As much as the State argues otherwise, I find that the State had an understanding with D. Jones that it would give its approval to D. Jones' effort to reduce his sentence in exchange for his testimony. Under the most basic requirements of Brady, that had to be disclosed to Q. Jones' defense team. Because it was not disclosed, Q. Jones' trial was fundamentally unfair, and I am granting his motion.

         My action here is with reluctance, and I recognize the consequences to all, including the witness, and especially, the victim. Our process must be fair and meet established standards, which cannot be compromised to allow the State the benefit of an unsullied witness, while at the same time giving D. Jones the benefit of an unstated or implied bargain.

         O. JONES' INITIAL RULE 61 PETITION

         The State concedes that Q. Jones' petition was timely filed under Rule 61. Q. Jones, representing himself, filed the initial Rule 61 petition. Q. Jones raised six grounds in support of his claim for Rule 61 relief, which alleged deficiencies in trial counsel's performance. I give little attention to each of those grounds as none meet the Strickland[2]standard. Strickland, and its Delaware counterpart, Albury v. State[3]require counsel's performance to fall below an objective standard of reasonableness, and the moving party also must show there is a reasonable probability that, but for counsel's errors, the result of the proceeding would have been different. I have examined the record and the arguments of Q. Jones and counsel and find that neither prong of Strickland has been met. I reject all of the claims contained in the initial, pro se petition related to counsel's performance.

         Additionally, Q. Jones made four claims related to the State's conduct in his trial. In his pro se Motion for Postconviction Relief, Jones claims: (1) the prosecution violated his Fifth and Sixth Amendment rights and 11 Del. C. §3507 by asking the victim leading questions without laying the proper foundation; (2) the trial judge erred in failing to voir dire juror 12, who had taken part in a Zumba class with the State's liaison; (3) he was prejudiced by Detective Jeremy Jones' testimony that he investigates crimes and "rapes such as this;" and (4) the trial judge failed to instruct the jury that informants are not presumed to be credible witnesses.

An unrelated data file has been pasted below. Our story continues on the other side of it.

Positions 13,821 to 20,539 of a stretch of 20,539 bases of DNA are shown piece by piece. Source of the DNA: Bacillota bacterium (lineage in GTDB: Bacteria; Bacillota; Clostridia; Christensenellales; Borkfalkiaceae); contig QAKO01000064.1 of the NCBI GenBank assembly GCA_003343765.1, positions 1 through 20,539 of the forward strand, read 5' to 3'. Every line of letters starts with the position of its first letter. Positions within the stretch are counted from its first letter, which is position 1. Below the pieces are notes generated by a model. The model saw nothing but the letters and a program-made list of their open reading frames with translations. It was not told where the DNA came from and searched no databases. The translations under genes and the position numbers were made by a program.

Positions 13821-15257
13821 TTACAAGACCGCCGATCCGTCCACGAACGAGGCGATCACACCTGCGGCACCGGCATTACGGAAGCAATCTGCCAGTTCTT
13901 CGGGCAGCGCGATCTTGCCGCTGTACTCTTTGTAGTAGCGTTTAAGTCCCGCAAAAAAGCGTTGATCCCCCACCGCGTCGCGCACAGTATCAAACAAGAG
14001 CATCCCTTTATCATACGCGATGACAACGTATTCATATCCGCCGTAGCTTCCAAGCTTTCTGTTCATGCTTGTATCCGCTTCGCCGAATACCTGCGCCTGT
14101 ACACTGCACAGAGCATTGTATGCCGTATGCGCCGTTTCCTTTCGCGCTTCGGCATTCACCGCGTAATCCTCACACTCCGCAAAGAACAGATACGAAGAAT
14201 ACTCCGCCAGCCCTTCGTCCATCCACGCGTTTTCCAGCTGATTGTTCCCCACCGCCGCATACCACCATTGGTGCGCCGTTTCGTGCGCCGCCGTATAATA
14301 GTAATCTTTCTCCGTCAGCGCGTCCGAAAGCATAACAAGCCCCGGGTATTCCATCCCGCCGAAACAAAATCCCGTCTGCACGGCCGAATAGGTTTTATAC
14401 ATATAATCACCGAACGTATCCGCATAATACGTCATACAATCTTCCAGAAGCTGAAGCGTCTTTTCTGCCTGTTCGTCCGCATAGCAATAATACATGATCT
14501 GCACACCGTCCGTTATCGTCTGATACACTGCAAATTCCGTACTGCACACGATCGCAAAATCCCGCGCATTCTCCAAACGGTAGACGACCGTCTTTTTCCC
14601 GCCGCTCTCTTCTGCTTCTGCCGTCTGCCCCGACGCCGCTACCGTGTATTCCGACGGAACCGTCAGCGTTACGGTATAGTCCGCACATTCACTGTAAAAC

The State raises the procedural bars provided in Rule 6l(1)(3) and (4) in response to these claims. All of the claims raised in this portion of Q. Jones' petition were claims either raised at trial and rejected, or waived. I agree with the State's position that the four claims listed are barred by Rule 6l(i)(3) and 6l(i)(4).

         THE AMENDED RULE 61 PETITION

         After Q. Jones filed his petition, counsel was appointed to review and supplement it. Counsel filed an Amended Motion for Postconviction Relief which raised one issue. In the amended motion, Q. Jones asserted his constitutional rights were violated because the State committed a Brady[4] violation by failing to disclose what he called a "tacit agreement" between the State and D. Jones in exchange for his testimony.

         The State also raises the provisions of Rule 6l(i)(3) as a bar to this claim. Rule 6l(i)(3) reads in full:

(3) Procedural default. Any ground for relief that was not asserted in the proceedings leading to the judgment of conviction, as required by the rules of this Court, is ...